1. What level is important for the story to go forward? [Thanks, Islander, btw]
    2. If a detail is needed, you need to be able to flesh it out. This requires some writing skills and I like the suggestion of in particular Eunoia to sharpen your tools.

    Generically, I think #1 is the most difficult to decide upon. Too little is equally killing as too much. I am goal-oriented and have the same problem as the OP -- I tend to stick to the main point and forget these details that describe the atmosphere.

    Thanks to all - this helped me a lot.
     
  9. VM80
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    VM80 Contributing Member Contributor

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    Something to bear in mind is that people have different styles. Sometimes concise writing is very good.

    But I agree with the advice to keep on writing and worry about editing later.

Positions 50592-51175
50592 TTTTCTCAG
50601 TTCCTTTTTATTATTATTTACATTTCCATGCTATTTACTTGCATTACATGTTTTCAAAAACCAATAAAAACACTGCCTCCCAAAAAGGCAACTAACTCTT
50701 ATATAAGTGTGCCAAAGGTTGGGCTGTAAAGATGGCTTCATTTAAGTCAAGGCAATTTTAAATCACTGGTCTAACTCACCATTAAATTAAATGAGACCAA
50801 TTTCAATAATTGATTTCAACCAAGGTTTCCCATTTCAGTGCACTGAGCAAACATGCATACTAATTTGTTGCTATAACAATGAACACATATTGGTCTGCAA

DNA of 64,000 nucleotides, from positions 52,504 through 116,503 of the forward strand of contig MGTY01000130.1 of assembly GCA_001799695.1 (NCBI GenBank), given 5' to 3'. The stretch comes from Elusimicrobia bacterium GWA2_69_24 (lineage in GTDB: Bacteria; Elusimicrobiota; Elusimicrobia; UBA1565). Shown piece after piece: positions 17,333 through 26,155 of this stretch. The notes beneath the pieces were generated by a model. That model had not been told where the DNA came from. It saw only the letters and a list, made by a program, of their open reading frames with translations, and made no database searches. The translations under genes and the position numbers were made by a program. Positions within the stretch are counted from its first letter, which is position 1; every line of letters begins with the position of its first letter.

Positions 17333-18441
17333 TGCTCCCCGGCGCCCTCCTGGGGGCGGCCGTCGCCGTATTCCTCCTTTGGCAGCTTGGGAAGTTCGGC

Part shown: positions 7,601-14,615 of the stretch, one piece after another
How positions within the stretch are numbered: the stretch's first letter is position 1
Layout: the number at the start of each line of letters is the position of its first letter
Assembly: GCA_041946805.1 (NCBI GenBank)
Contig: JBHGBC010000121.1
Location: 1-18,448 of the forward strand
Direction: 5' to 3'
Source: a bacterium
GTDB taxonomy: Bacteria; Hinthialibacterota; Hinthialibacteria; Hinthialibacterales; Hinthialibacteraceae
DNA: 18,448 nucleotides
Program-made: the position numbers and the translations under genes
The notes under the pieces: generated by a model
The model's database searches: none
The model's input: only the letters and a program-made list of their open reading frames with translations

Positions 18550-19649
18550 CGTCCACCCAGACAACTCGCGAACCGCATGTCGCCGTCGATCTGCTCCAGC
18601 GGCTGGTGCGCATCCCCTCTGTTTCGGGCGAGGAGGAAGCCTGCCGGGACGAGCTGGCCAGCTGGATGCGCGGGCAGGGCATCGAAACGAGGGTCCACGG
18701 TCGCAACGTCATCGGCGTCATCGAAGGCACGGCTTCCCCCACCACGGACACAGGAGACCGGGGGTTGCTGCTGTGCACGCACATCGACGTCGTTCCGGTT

My first full would-be novel years back was only around 75,000 words long.

    Lots of re-writing, cutting & editing followed to end up making it a 'respectable' length. I found it much harder than I anticipated, but with perserverance I got there.

    Good luck.
     
  10. Smoke
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    Smoke Contributing Member

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    You could always explore the whys. What is the character thinking that causes him to react in that way? Why does he decide to do something?

    In one conversation I wrote, one character is urging another to connect the dots as to why X works and Y doesn't. I regretted not writing down the reason behind the epiphany immediately because it stopped making sense to me the next day. I included my reconstruction of the reasonings.